Bad thoughts

October 15th, 2008 § 0 comments

I listened to Thought for the day on Radio 4 the other morning and just remembered to blog about it now.
It was Rev Dr Alan Billings and some bits are just plain wrong. Not counting the bits about god. That should go without saying.

We have all helped ourselves to the fruits of their [the financial markets] activities and shut our eyes to the risks.

First off, ‘we’ haven’t all helped ourselves to the fuits of their labour [labour? Ha!]. Some have benefited more than others, and some have done even worse, but I wouldn’t call having to get a mortgage of 5x your salary to be able to afford half a house inconjunction with a housing association a fruit of which many people would relish.
As far as shutting our eyes to the risks, that is absolute bollocks. It’s not the shutting of eyes that’s been the problem, it’s the wool being pulled over them.

Some of the politicians who now decry the money-men are the same politicians that previously lauded their boldness and creativity. Some of the clergy who denounce them were quite happy to accept the better stipends they made possible. If we are to learn from our mistakes we need to turn from moralising to morality.

And you won’t get a moral business environment without regulation.

Despite the turbulence and the risks, it’s hard to see any alternative system with the same capacity as capitalism to lift the world’s poor out of poverty – which is surely what any social ethic demands.

Because caitalism has done such a wonderful job of getting the poor in Africa out of their mudhuts and the utility privatisations that capitalism required in Argentina (or was it bolivia?) and the neo-liberal experiment, by Thatchers’ friend Pinochet, in Chile worked wonderfully in converting those countries to a land of luxury.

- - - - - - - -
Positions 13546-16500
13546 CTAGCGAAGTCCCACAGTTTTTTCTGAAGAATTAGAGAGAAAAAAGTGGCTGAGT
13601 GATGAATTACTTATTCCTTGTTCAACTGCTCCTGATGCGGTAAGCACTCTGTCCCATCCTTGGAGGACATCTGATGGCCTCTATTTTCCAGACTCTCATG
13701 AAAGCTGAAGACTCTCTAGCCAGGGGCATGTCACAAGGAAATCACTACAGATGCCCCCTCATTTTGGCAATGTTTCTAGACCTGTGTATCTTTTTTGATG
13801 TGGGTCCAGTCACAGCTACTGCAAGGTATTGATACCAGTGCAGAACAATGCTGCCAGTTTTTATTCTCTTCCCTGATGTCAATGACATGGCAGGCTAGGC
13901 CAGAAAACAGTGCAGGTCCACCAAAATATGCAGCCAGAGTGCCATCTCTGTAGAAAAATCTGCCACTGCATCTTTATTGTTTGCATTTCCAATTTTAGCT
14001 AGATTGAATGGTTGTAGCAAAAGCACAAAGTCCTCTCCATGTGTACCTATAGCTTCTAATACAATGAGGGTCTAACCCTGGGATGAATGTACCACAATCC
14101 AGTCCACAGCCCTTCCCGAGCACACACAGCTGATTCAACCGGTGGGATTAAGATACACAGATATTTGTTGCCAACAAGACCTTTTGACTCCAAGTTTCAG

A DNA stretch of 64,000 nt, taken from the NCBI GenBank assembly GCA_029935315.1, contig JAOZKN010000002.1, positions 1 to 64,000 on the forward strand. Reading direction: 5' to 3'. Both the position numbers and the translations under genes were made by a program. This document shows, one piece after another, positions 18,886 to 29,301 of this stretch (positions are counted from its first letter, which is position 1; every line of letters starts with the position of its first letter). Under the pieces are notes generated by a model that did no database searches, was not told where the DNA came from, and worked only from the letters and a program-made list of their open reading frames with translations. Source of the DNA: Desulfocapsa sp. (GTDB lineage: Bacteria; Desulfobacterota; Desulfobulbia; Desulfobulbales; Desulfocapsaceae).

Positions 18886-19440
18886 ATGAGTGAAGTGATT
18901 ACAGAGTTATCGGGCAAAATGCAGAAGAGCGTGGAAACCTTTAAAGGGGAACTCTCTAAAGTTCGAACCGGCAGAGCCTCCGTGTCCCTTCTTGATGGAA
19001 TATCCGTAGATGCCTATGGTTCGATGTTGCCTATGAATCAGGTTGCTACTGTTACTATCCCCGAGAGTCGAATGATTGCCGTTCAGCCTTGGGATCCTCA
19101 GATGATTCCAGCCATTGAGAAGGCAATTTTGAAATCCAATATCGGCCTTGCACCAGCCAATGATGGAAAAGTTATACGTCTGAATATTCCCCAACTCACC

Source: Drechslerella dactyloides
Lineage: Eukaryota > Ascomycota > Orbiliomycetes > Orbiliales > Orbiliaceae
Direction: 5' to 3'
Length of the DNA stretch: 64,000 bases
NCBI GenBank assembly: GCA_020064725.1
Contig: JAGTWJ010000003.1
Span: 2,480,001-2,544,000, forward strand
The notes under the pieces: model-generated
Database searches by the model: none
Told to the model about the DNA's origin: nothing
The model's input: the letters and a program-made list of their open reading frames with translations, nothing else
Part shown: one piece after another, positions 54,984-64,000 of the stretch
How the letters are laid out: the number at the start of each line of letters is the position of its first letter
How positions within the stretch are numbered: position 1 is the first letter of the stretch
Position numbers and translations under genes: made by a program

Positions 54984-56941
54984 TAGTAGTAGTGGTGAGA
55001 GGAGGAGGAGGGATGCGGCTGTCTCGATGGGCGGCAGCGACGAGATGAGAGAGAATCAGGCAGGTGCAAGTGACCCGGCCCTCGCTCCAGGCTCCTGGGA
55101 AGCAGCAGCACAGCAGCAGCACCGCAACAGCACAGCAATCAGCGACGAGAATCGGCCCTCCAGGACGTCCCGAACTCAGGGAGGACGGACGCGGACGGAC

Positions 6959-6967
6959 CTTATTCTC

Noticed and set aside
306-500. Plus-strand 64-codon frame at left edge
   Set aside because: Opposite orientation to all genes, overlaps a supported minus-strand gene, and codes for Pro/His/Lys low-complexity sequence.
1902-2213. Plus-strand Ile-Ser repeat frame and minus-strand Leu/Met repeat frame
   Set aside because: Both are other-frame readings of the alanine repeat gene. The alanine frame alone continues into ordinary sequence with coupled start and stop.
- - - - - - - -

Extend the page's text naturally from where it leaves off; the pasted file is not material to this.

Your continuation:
We’ve hardly had a good go at any alternative systems to capitalism, have we. As far as I can see there’s been various forms of capitalism, from the fairly strict laissez fair to what most people would call socialism. There’s also been tries at various forms of dictatorships too, the corrupted form of communism in the Soviet Union and state capitalism of the Chinese to dictators proper, all over the place.
Surely social ethics, and your religious ‘be nice’ morality, would be interpreted a ‘nicey nicey look after everyone’ way of doing things, not you cut and thrust of capitalism.

However, this crisis has revealed that we have all become less motivated by that concern for common good commended in that book of Prayers and Hymns. It is a sharp reminder that while ethics without capitalism may be impotent, capitalism without ethics can bring ruin on us all.

Capitalism and the common good are incompatible. If a company starts doing things for the common good it will soon go out of business.
Ethics without capitialism we’ve yet to see on a grand scale, capitalism with or without ethics will bring ruin on us all

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